Fishing is an ever-evolving sport that sprouts new techniques on a near daily basis, but in the midst of all these new techniques comes a technique so widely used its actually ignored. We aren’t talking about the drop shot, neko rig, or any other new-fangled contraption; we’re talking about the good old float and fly.
Much of the knowledge about the float and fly has gone by the wayside but with fly fishermen becoming more and more prominent in the bass fishing world it’s about time we shine a little light on what’s to come for bass fishing.
I can’t begin to tell you how many times I’ve been up in 8 feet of water and been frustrated looking at fish that just won’t bite traditional plastics, yet they’ll usually fall for something they’ve certainly never seen. I’m talking about a streamer or an ultra-light marabou that most of us bass anglers just don’t throw.
In a basic rig you’ll be running fluorocarbon to a bobber/float, we usually reach for the Adjust-A-Bubble, then tying to a size 4 or 6 Wooly Bugger fly. Let’s break down why we choose each component for this rig.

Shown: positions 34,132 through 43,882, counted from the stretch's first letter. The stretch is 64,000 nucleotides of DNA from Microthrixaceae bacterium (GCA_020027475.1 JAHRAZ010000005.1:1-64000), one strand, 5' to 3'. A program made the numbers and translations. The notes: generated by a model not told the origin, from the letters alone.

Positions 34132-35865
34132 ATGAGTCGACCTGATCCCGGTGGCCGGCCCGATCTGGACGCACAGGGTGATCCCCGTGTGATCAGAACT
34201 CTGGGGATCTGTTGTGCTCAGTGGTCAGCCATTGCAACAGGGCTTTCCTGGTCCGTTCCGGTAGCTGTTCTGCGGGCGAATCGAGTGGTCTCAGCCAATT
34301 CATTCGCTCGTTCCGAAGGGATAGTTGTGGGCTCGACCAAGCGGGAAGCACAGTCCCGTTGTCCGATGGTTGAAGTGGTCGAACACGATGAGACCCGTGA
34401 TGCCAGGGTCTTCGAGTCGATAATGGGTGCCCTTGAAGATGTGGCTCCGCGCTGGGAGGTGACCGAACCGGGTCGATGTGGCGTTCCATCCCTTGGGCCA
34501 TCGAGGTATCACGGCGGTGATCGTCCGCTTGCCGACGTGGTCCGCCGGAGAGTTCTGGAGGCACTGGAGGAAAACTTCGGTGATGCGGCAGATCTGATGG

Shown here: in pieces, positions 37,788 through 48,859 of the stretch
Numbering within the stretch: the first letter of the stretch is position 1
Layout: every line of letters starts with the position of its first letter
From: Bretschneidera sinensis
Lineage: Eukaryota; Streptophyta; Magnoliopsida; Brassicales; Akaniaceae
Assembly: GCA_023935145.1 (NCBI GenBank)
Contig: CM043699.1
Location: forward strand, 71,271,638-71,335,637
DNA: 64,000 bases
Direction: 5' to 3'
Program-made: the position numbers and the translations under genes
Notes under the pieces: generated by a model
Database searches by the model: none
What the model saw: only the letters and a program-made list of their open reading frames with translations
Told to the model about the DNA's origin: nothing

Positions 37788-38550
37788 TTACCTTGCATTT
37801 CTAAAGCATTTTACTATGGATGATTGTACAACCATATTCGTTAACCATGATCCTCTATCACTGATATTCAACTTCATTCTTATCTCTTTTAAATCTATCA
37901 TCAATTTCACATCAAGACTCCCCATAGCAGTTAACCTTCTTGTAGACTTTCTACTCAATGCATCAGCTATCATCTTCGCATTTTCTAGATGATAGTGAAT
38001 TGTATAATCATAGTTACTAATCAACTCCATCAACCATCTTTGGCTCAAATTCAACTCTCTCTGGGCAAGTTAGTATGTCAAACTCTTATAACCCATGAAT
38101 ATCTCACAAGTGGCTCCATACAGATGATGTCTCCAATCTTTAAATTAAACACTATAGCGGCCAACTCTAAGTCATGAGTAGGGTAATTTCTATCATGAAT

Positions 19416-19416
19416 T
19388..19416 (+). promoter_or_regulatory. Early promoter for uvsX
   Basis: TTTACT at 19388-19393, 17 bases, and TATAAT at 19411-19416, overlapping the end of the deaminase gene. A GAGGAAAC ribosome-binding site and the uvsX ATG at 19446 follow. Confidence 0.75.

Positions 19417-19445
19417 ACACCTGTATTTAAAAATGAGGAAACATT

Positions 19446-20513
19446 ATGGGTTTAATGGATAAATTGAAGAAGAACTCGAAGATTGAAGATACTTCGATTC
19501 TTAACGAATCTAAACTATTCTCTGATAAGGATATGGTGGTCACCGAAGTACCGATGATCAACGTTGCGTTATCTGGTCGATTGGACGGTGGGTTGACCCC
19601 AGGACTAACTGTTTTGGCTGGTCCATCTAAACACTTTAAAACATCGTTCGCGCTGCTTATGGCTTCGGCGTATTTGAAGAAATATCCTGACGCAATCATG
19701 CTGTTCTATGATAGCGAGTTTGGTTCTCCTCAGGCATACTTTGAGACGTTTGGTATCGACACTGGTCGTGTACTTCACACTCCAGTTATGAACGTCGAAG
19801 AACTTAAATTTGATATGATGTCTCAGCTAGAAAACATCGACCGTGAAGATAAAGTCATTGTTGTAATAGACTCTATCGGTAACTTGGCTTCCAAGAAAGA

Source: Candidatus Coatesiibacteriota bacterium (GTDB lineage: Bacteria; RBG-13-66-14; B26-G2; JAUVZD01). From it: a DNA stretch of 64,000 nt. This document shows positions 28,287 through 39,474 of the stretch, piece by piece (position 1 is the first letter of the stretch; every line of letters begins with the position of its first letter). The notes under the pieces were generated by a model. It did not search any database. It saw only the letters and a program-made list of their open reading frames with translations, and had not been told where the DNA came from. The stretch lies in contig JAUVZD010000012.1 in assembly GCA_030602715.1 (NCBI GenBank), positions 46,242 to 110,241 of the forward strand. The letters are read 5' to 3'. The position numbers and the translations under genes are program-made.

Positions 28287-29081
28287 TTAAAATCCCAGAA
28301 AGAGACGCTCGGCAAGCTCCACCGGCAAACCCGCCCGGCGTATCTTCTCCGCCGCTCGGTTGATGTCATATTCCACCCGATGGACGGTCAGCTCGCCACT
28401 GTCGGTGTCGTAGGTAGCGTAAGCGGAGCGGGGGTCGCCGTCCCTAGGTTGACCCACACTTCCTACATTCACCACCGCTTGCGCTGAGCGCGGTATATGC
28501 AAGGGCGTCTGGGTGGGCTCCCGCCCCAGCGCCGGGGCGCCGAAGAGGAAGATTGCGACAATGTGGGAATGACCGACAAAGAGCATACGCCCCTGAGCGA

On my standard 7’ medium spinning rod I’ll rig up 8lb Berkley NanoFil with a 6 or 8lb fluorocarbon leader running roughly 4 feet in length. Nanofil like most any other superline gives the angler the advantage of casting distance as well as a floating mainline to ensure your line doesn’t sink while waiting for a bite. Using fluorocarbon as a leader will aid in allowing your fly to sink as well as giving you the advantage of being darn near invisible under the water.
Next up is your bobber, we prefer the Adjust-A-Bubble because you can quickly and easily add weight/buoyancy to the float by adding water, this will help to fling that weightless fly out there. Another major advantage to the Adjust-A-Bubble is being able to rig up the bobber as both a slip bobber and a standard static depth bobber. If you’re wanting to just try this technique though your basic round bobbers work just fine.
Finally, we have our fly, the fly is really where personal preference and conditions come into play. As stated my go-to is a larger Wooly Bugger though if I’m fishing in the neighborhood of 20-30 feet for smallmouth I’ll reach for a 1/16th or 1/8th ounce marabou jig.
If you’re willing to try this technique I guarantee; you’ll catch fish.